According to a March article of The Toronto Star, “one in five women attending a North American university or college is sexually assaulted.” This statistic is widely known, about the ongoing problem that is not — by any means — a new topic. Politicians, media, and even college and university administrations are finally taking notice of the rape culture on campus. I recently went to the Ontario Universities Taking Action Against Sexual Violence at Queen’s University, which brought together university administrators, researchers, campus and community service providers, policymakers, and student advocates. Speakers and panels discussed topics from intersectional* preventions for sexual violence to institutional models of prevention.
One panel’s discussion included student-led coalitions on campuses and the main topic that these groups discussed was consent education on campus, or lack thereof. This is something I have thought about a lot, as I wrote in my last article for The Brock Press, and I came to realize that students, not just from Brock, still think that consent is some complicated phenomenon that has multiple choices. Well, I’m here to tell you that there’s actually only two options! Consent is the given permission from an individual, agreeing for something to happen or to do something. Therefore, yes or no are the only appropriate answers.
In university, it is the social norm to go out and get drunk, and there is a preconception of ‘easy’ hookups or casual sex, in other words, party culture. First year students arrive on campus during the most nerve racking, busy, and sleep-deprived week of their lives and then they’re told about consent. Why is this? From a young age, casual sex becomes an ‘accomplishment’ or ‘goal’ for guys, while girls are scolded for doing the same things. This leads to two things: sex becomes a mission for guys that they are expected to succeed at and women become silent about their sex lives.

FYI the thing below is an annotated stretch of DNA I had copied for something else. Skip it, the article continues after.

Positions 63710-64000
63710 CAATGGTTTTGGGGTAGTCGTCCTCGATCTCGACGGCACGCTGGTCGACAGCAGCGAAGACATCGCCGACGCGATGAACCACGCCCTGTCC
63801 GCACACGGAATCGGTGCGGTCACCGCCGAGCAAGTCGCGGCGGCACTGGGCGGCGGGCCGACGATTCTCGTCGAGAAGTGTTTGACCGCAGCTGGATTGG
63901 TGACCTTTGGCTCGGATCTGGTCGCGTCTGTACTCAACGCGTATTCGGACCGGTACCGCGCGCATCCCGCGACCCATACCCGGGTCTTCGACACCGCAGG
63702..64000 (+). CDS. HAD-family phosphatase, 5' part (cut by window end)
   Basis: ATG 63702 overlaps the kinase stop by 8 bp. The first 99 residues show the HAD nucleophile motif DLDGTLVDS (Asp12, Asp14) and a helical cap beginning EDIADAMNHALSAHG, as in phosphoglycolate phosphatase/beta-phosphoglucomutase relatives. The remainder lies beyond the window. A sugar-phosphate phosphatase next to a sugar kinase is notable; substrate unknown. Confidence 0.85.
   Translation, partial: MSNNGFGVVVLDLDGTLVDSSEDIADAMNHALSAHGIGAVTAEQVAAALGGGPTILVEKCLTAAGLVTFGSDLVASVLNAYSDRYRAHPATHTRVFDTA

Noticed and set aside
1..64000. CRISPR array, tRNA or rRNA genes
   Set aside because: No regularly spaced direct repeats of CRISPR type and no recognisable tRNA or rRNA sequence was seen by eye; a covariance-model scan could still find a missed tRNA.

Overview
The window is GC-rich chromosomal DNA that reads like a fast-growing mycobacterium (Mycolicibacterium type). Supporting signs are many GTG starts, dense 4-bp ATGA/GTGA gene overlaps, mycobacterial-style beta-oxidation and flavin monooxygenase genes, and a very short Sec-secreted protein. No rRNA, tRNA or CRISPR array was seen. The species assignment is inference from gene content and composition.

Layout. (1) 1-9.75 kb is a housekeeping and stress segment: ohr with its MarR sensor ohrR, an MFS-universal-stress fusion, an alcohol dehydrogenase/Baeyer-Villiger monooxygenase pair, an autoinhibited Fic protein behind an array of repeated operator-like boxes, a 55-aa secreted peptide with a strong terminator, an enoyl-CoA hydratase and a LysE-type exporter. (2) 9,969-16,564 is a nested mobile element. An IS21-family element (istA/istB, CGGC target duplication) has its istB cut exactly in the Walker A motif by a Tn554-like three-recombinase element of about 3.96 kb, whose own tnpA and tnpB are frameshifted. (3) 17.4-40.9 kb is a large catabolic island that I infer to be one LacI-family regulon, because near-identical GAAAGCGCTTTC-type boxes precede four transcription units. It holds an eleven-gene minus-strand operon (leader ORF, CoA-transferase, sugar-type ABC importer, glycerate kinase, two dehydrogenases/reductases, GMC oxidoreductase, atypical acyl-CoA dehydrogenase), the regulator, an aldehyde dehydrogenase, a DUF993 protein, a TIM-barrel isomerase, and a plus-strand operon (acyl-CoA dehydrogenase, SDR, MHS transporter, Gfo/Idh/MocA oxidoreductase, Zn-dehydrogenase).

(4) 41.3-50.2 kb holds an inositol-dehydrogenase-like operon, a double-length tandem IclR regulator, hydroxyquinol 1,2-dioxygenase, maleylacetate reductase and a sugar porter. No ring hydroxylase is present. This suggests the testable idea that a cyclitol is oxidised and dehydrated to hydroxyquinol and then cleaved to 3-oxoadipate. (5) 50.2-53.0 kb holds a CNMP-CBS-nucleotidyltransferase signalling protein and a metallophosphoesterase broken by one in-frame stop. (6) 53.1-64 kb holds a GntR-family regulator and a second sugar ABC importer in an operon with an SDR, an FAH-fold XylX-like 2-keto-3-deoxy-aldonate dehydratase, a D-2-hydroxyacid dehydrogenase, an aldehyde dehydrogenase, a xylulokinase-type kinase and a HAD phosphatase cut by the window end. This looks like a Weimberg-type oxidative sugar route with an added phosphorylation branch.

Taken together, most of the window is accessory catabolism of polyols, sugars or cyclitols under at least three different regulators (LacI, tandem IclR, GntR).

The presence of alcohol and drugs in our current party culture plays a huge part in the absence of a consent culture. It also contributes to our victim-blaming culture where survivors of sexual violence are blamed for their assault if they’ve been drinking. If you’ve been drinking with someone and they are clearly showing signs of intoxication or are unconscious, they cannot give their full consent to sexual activity, therefore it is rape.
There is a huge sense of entitlement that is weakening the consent culture on campuses. I know many people have either experienced or heard of a few horror Tinder/Grindr stories that when you meet up with a match, they dive right into “Netflix and chill.” Many Tinder/Grindr users believe that swiping right means, “getting laid”. There has been a new construct created for Tinder/Grindr by its user that it is now a sex application. Tinder’s mission statement does say, “We build products that bring people together,” but it does not say “give consent to sexual activity by swiping right.” Along with this, if you buy someone a drink at the club, that is not consent. If they go on a date with you, that is not consent. Contrary to the cultural bias, both men and women have equal responsibility to make the choice to any kind of sexual activity, and it must be ensured that there is sober and conscious agreement from both parties.
We live in a culture where, sadly, young men are pressured to keep track of their “kill count” and young women are expected to follow along. This is not meant to be anti-men, but more pro-consent education for both women and men.
Consent is awesome. It shows that you truly respect the individual, and what’s better than that? Many men have been accustomed to this cloudy definition of consent and this doesn’t mean they should be shut out of discussions about consent, but rather they should be educated about it. Women should be empowered to voice their consent out loud to a sexual partner. For anyone that may have felt uncomfortable in a sexual encounter at a club, on a date, or during a Tinder/Grindr conversation: you don’t owe anyone anything.
*Intersectional: a concept often used in critical theories to describe the ways in which oppressive institutions (racism, sexism, homophobia, transphobia, ableism, xenophobia, classism, etc.) are interconnected and cannot be examined separately from one another.
- Maddi Fuller